Ecuador: Health Consequences of Ceramic Glazing

The primary occupation of adults in La Victoria, Ecuador, in the early 2000s was ceramic production, with lead glazes obtained directly from discarded lead-acid car batteries. A shocking number of children were affected by lead toxicity and suffered neuro-developmental, behavioral, and physical disabilities.

Over the past 15 years, awareness of the problem has surfaced and some changes have been put into effect, but the people now suffer from economic marginalization and poverty—the legacy of lead hangs low over the village.

In this project, student fellow Caitlin Cotter looks at the continuing use of lead, either by small pockets of roof tile artisans using low-fire backyard kilns, or through a new glazing material sanctioned by the Ministry of the Environment, which contains hidden lead.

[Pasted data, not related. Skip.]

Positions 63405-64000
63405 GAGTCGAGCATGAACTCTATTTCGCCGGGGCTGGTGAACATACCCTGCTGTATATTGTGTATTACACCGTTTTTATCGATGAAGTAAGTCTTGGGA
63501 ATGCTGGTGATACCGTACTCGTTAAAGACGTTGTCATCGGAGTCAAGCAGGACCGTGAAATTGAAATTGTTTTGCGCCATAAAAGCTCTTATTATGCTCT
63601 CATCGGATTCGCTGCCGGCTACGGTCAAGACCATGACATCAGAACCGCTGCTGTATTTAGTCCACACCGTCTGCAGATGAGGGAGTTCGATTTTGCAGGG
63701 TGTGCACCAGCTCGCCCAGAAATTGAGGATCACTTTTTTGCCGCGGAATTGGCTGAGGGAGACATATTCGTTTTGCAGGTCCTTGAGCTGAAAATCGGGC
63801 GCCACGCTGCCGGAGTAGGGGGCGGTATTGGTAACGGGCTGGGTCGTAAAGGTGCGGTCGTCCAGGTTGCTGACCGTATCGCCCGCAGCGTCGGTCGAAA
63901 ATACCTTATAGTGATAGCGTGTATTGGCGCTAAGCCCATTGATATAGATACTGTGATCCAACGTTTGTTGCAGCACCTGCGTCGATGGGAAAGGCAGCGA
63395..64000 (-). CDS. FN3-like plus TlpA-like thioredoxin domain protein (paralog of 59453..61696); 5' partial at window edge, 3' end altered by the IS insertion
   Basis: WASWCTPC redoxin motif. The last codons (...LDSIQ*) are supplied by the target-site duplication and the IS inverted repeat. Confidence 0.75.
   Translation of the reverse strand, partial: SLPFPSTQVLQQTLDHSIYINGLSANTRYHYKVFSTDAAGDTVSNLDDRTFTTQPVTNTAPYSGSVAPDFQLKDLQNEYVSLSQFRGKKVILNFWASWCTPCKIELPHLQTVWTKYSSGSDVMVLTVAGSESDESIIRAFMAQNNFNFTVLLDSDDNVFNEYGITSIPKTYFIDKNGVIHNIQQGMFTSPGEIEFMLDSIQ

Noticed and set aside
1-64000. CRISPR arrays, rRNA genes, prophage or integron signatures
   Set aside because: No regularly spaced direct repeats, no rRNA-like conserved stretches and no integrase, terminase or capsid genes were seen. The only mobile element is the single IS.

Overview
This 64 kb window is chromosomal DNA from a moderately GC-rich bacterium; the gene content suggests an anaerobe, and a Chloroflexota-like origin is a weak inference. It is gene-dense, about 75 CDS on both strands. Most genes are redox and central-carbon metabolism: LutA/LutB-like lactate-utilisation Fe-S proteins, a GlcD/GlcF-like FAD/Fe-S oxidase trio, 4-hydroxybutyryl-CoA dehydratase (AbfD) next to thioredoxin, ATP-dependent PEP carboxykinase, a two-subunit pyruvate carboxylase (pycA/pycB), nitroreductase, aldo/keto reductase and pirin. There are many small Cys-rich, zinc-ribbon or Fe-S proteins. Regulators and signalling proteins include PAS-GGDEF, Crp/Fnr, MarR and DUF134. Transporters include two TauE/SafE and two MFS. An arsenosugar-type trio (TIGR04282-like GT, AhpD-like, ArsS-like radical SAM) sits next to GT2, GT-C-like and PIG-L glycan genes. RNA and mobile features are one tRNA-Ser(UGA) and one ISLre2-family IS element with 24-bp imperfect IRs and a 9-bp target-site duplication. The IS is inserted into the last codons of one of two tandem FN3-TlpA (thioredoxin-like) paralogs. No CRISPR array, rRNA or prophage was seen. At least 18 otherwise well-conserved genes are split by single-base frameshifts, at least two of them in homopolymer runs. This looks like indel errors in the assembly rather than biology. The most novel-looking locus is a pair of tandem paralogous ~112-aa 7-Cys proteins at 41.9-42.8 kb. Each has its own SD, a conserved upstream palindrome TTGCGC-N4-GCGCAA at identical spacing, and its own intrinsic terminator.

The level of lead exposure may be decreasing, but the continuation of these techniques as well as long-standing environmental contamination may be causing the accumulation of blood lead in local villagers to plateau at dangerous levels.

E-book: 'Toxic Planet: The Global Health Crisis'

The Pulitzer Center launches its newest e-book: "Toxic Planet: The Global Health Crisis"—a searing look at pollution, an issue that affects us all. Now available on iTunes, Atavist, and Kindle.

Glazing and Health as Family Affairs

In La Victoria, Ecuador, alternatives to lead glazing of tiles and painting bowls with gasoline in La Victoria are not perfect, but their intentions—healthy children—are great.